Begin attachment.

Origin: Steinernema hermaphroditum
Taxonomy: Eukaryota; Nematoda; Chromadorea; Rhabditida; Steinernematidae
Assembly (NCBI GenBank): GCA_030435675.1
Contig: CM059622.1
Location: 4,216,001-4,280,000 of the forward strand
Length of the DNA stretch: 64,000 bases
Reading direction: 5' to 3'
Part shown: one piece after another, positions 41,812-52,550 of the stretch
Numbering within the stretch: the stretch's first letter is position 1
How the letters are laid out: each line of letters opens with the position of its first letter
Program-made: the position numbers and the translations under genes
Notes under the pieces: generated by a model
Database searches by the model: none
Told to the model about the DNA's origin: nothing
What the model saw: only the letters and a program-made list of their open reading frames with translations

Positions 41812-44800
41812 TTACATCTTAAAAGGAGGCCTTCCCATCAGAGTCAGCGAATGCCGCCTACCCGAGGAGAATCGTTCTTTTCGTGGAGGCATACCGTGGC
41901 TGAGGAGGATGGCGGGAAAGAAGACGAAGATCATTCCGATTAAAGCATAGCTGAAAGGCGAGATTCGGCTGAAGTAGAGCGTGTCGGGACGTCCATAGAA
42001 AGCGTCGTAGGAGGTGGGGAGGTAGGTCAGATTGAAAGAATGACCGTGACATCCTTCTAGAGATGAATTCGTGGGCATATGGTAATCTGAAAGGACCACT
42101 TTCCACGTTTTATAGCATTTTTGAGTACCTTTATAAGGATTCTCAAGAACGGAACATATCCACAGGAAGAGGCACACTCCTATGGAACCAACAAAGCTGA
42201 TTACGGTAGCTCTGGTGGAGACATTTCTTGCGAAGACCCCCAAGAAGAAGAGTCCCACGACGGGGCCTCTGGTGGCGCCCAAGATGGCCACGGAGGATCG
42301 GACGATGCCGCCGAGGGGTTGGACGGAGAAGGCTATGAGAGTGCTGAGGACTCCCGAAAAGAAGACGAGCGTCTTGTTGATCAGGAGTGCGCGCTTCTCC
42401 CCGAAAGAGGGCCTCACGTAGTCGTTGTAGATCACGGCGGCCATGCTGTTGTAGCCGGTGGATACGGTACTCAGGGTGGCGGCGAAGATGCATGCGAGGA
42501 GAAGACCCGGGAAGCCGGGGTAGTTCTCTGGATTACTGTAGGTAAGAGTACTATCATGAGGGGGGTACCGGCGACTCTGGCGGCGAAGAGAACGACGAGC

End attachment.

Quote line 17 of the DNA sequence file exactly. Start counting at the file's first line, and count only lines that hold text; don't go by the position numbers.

41812 TTACATCTTAAAAGGAGGCCTTCCCATCAGAGTCAGCGAATGCCGCCTACCCGAGGAGAATCGTTCTTTTCGTGGAGGCATACCGTGGC